With half of 2012 in the record books, it's important to take a look at whether the stocks that interest you can live up to their full potential. By making sure you know about a company's future plans and possible challenges, you can make a better decision about whether it's a smart investment for your portfolio.
Today, let's take a look at Hartford Financial (NYSE: HIG ) . As we saw in our look at Hartford Financial last month, the retailer has rebounded somewhat despite still not being consistently profitable. But Hartford Financial has a chance to take advantage of a competitor's blunder. Will it do so? Let's take a quick look at Hartford Financial's prospects for the rest of the year and beyond.
Stats on Hartford Financial
|Average Stock Price Target
|2012 EPS Estimate
|2013 EPS Estimate
|2012 Sales Growth Estimate
|2013 Sales Growth Estimate
|CAPS Rating (out of 5)
Source: Yahoo Finance.
How will Hartford Financial do the rest of the year?
Like many insurance companies, Hartford had a subpar 2011. But so far this year, the insurance company at least hasn't had quite as bad a loss experience. For the second quarter, Hartford expects catastrophe losses of $280 million-$300 million, down from $447 million in 2011's second quarter. That's consistent with what fellow insurer Cincinnati Financial (Nasdaq: CINF ) announced yesterday, as fewer bad storms hit the nation this year.
Still, the same low interest rate environment that has led Genworth Financial (NYSE: GNW ) , MetLife (NYSE: MET ) , and Prudential (NYSE: PRU ) to take some dramatic steps to avoid losses in unprofitable lines of business shows no signs of abating anytime soon. Like its peers, Hartford can take action to try to offset its lower-than-expected investment returns, but it eventually needs to figure out how to make its portfolio pay off.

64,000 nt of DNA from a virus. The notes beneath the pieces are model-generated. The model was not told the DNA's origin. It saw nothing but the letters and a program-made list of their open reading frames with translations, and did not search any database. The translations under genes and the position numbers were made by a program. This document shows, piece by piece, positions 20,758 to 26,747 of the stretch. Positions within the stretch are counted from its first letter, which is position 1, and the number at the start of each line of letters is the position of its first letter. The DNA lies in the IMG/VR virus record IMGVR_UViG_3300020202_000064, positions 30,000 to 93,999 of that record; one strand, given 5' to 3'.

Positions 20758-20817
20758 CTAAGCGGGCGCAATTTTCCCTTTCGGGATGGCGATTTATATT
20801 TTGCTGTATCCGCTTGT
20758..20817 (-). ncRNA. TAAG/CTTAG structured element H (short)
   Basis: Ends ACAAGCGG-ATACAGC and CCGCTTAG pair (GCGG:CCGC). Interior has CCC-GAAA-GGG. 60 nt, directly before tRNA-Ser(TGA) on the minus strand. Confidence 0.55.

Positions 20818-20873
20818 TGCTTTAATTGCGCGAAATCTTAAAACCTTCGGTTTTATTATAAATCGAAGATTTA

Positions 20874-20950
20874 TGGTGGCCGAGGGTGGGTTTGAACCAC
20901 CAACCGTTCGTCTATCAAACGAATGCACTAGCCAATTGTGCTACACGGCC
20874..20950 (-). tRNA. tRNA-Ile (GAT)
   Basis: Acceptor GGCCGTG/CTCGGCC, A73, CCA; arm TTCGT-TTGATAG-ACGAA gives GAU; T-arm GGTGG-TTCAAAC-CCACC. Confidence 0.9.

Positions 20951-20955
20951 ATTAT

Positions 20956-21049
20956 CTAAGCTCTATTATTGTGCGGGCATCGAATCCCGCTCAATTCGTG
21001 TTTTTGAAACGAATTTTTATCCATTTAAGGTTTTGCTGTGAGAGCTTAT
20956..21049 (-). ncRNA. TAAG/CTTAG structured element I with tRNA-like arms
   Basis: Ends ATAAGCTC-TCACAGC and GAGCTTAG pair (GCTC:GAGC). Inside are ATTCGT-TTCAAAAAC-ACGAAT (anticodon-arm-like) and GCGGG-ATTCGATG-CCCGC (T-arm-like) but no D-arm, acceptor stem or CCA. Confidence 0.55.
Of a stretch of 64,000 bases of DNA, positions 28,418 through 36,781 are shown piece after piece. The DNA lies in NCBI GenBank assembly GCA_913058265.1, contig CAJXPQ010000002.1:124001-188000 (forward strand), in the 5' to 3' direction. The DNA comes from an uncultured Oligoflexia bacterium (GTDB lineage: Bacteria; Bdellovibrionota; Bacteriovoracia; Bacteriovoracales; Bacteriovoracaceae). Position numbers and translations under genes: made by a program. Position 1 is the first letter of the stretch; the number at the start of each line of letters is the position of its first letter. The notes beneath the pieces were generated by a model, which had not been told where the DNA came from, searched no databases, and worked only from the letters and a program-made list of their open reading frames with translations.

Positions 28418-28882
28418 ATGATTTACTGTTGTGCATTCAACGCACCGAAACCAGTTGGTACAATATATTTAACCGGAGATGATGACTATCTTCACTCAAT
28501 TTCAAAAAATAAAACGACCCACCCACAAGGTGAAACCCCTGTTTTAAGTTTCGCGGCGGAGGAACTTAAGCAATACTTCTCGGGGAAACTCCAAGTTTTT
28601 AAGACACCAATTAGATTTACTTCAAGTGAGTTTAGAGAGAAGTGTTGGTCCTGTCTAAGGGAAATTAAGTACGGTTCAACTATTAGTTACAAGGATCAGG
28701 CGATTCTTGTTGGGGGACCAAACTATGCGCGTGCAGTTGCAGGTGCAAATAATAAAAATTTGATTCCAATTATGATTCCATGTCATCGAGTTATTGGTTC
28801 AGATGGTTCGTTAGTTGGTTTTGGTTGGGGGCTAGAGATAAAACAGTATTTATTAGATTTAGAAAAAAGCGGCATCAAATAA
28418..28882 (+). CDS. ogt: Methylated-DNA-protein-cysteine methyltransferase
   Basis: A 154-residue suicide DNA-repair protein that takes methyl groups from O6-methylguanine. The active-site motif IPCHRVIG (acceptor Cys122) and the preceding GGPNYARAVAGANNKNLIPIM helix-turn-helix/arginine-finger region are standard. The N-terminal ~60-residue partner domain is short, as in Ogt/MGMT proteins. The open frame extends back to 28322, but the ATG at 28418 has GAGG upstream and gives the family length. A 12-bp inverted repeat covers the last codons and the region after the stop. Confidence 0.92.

To make its way back, Hartford needs to see some favorable trends continue. Stronger pricing in the first quarter helped boost profits, and holding onto those gains could help Hartford's stock bounce back. Moreover, if Hartford can market its insurance products in light of the huge disasters that millions of Americans have suffered in recent years, then it could be an underwriting positive, making the most of the company's losses last year.
Analysts may not be optimistic about Hartford's prospects. The company definitely won't improve on its own, but with some strategic vision, it could benefit greatly from the current conditions in the industry.
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